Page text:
Booster shots are instrumental in protecting against Omicron, new C.D.C. data suggest.


By Apoorva Mandavilli

Booster shots of the Pfizer-BioNTech and Moderna vaccines aren’t just preventing infections with the contagious Omicron variant — they’re also keeping infected Americans from ending up in the hospital, according to data published on Friday by the Centers for Disease Control and Prevention.

The extra doses are 90 percent effective against hospitalization with the variant, the agency reported. Booster shots also reduced the likelihood of a visit to an emergency department or urgent care clinic. The extra doses were most effective against infection and death among Americans aged 50 and older, the data showed.

Over all, the new data show that the vaccines were more protective against the Delta variant than against Omicron, which lab studies have found is partially able to sidestep the body’s immune response.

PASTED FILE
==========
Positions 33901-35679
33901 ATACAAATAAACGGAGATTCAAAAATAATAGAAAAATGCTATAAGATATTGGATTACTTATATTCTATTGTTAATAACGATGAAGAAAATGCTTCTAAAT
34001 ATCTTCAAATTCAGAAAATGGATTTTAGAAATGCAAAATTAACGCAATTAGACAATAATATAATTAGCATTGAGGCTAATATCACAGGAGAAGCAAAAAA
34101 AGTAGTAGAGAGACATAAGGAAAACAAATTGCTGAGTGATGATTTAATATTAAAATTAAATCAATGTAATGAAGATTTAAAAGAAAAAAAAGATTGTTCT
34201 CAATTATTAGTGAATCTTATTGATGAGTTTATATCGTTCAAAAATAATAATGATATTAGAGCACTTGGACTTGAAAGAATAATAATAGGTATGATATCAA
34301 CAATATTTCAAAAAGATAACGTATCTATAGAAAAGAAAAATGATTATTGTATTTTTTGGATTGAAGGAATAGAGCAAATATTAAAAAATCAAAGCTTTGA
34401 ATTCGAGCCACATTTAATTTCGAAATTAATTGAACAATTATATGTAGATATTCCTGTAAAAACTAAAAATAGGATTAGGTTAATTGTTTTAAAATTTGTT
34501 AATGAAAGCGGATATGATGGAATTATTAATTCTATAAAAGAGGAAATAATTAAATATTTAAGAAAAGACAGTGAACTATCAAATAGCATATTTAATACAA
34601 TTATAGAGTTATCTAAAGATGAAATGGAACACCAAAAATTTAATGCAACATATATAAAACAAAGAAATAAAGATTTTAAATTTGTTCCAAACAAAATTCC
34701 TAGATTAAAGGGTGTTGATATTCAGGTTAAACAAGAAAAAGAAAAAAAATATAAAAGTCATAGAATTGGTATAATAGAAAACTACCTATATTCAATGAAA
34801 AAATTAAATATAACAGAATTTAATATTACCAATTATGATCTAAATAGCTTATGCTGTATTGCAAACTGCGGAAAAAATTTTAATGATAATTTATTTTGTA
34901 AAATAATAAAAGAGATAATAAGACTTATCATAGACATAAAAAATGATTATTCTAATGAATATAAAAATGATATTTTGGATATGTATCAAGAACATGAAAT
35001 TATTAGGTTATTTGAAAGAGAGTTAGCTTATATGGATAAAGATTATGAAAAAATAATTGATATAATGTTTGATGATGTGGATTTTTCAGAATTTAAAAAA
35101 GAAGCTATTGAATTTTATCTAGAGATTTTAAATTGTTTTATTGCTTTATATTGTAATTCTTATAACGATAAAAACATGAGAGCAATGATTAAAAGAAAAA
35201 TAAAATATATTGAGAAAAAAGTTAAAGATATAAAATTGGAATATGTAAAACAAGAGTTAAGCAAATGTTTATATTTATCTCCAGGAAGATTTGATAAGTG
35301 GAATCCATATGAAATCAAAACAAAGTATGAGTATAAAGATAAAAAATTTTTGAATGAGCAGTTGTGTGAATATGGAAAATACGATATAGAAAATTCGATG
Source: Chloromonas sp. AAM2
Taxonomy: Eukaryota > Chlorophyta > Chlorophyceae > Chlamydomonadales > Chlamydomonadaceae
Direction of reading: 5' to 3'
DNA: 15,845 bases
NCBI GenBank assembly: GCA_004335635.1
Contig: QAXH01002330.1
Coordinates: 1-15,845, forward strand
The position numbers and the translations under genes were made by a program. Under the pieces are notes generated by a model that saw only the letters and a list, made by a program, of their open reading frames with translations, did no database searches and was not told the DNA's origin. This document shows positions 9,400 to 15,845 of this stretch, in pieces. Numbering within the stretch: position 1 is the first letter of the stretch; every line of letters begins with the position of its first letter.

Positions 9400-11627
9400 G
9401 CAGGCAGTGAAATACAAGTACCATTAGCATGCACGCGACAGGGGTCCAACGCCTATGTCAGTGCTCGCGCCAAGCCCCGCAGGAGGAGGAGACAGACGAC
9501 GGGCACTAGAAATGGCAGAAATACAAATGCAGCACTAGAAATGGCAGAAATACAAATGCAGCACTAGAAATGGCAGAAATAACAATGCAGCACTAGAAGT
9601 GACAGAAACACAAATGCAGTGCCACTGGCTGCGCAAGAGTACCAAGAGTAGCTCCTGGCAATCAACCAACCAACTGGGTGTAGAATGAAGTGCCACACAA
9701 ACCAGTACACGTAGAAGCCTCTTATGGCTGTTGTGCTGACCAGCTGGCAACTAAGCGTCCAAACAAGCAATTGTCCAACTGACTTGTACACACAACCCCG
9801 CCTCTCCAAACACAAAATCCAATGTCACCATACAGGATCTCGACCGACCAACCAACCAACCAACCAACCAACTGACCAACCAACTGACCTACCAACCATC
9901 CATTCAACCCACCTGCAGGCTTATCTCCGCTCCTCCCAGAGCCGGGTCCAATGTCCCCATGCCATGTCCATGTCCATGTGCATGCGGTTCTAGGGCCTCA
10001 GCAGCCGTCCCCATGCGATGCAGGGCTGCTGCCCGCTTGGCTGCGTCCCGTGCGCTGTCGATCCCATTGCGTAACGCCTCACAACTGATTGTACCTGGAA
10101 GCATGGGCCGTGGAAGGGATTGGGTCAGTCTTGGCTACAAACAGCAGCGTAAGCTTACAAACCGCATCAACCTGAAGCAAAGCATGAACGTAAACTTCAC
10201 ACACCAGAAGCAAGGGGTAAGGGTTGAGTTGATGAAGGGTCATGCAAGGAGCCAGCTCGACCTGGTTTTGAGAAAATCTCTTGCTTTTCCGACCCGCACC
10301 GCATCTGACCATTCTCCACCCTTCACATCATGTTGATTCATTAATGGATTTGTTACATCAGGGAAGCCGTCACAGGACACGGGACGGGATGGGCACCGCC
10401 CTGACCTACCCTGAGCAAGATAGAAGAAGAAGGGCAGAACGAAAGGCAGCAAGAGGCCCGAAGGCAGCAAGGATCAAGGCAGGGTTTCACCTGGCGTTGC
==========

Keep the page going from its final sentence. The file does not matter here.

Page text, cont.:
It is generally accepted that booster shots keep people from becoming infected, at least for a while. Data from Israel and other countries have also suggested that boosters can help prevent severe illness and hospitalization, especially in older adults.

“Data from other countries have also shown significant benefit of getting the booster, but this is really showing it in the U.S.,” Akiko Iwasaki, an immunologist at Yale University, said of the figures released on Friday. “These numbers should be very convincing.”

On Thursday night, the C.D.C. published additional data showing that in December, unvaccinated Americans 50 years and older were about 45 times more likely to be hospitalized than those were vaccinated and got a third shot.

Yet less than 40 percent of fully vaccinated Americans who are eligible for a booster shot have received one.

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